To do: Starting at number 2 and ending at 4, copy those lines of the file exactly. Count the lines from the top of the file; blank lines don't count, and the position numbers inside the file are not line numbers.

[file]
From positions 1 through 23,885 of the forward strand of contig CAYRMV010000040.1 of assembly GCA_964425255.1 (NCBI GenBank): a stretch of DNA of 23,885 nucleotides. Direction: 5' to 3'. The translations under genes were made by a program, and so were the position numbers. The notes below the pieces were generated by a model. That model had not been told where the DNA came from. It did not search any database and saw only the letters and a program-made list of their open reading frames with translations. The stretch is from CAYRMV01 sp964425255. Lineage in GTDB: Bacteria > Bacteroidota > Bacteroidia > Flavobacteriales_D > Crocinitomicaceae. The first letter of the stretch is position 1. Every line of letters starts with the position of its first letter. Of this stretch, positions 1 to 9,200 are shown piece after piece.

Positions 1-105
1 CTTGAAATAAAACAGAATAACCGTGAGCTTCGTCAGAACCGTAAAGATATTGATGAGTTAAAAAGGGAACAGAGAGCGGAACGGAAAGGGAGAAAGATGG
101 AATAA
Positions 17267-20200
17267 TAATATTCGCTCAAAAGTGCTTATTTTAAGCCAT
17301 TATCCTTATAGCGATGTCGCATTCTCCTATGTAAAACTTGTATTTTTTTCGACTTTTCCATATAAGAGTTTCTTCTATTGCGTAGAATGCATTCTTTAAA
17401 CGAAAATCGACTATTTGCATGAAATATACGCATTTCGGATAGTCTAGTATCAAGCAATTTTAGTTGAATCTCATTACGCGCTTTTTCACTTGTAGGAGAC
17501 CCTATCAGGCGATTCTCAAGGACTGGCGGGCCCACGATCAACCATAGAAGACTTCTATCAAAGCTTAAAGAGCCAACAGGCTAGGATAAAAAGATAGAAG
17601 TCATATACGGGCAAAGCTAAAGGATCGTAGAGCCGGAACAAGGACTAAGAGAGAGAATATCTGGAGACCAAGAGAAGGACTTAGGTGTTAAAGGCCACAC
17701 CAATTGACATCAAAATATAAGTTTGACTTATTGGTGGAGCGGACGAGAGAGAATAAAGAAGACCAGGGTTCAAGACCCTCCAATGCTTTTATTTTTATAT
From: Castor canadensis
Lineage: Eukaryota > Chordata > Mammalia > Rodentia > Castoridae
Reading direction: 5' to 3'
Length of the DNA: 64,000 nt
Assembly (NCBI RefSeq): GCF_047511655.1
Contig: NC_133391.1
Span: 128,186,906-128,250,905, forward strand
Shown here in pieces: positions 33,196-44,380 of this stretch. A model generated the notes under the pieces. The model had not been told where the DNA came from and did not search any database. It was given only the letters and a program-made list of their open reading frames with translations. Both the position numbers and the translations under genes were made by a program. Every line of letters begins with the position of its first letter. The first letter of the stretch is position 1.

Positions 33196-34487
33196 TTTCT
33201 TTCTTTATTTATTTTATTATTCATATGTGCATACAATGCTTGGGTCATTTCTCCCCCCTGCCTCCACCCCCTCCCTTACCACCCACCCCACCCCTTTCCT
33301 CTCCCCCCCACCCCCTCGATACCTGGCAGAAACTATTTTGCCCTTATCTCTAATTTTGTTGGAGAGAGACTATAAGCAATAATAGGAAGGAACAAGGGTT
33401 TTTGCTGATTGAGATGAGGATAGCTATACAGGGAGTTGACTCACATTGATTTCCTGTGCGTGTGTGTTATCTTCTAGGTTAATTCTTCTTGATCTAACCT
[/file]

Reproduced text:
Positions 1-105
1 CTTGAAATAAAACAGAATAACCGTGAGCTTCGTCAGAACCGTAAAGATATTGATGAGTTAAAAAGGGAACAGAGAGCGGAACGGAAAGGGAGAAAGATGG
101 AATAA